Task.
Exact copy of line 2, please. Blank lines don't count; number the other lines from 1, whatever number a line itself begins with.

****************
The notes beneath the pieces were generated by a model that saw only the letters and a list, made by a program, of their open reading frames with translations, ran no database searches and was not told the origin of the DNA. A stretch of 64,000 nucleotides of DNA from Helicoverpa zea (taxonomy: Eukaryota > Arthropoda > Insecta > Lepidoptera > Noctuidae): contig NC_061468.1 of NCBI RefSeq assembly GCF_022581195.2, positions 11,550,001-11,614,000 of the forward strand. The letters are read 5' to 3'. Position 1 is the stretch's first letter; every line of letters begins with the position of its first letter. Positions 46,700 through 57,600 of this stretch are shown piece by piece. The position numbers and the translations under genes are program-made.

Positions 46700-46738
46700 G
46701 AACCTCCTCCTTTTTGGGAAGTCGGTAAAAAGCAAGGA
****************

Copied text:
Positions 46700-46738